While I like everyone else was wondering why United didn't offer more $$, I also was mildly dismayed no other passengers volunteered to get off the plane for him once he said he was a physician who had to get back to see patients, and once it escalated to a police confrontation.  I'd like to think I would have done so if I didn't have a compelling reason to be home that night.

            I'm flying back from Eastern Europe (via Lufthansa and Alaska Air) in a month with patients to see the following day, and I'd stand to lose a lot more than $800 should I get stranded.

            After all this, I can't imagine any airline will forcibly remove a passenger with police again.  So is their only option now to keep raising the incentives that they will offer passengers for voluntary rebooking?  Or might they threaten passengers who refuse to comply with involuntary "re-accommodation" in other ways, such as lifetime bans, forfeiture of FF miles, etc?
            I sometimes have trouble reading private messages on the forum. I can also be contacted at [email protected]


            • #7
              Well, it's obviously insane to assault a paying passenger; the topic has been covered pretty extensively in the press.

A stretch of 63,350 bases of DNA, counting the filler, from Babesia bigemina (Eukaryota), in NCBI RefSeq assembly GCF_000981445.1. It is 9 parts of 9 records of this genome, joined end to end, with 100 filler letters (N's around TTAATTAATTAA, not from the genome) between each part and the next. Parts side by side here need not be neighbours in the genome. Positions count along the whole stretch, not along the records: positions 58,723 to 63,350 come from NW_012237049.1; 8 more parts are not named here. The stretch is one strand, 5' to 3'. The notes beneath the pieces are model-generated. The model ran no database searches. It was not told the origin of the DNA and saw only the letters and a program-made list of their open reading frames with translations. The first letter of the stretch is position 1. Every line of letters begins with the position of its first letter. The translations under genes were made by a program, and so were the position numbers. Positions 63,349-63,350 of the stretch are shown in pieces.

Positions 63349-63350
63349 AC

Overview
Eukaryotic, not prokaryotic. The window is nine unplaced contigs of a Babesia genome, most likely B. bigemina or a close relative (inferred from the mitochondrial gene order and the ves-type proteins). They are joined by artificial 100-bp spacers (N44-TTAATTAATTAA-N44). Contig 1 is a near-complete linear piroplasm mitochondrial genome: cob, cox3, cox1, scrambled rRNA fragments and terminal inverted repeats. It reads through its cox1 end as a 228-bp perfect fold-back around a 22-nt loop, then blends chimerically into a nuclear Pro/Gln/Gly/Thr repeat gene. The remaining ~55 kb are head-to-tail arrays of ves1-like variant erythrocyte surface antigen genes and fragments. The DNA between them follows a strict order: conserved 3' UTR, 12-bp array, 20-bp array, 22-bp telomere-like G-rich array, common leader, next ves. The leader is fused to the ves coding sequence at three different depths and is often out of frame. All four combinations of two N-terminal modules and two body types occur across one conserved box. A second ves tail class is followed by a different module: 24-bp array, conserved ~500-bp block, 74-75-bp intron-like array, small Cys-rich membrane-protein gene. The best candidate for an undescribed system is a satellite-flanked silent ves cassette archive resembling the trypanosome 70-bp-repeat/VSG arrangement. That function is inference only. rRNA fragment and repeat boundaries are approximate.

I used this as validation for maintaining elite status on Delta.  I pay more, I often have to fly the wrong direction to get to the hub, and may not have the most convenient flight schedule.  However, when push comes to shove (or beat and drag, in this case), being platinum makes assault and battery less likely.

              This is something I argue about with my wife; when things are going well, the benefits of customer service are expected and therefore go unnoticed (lines, lounge, seating, baggage handling).  When things are bad (delays, overbooking, cancellations), the airlines go out of their way to protect and "re-accommodate" elite/premium fliers.  Actually, it could be a good topic for a financial analysis.

              However, Dr Dao (and his lawyer) will undoubtedly have a very large windfall in the near future, so flying coach worked out for him.


              • #8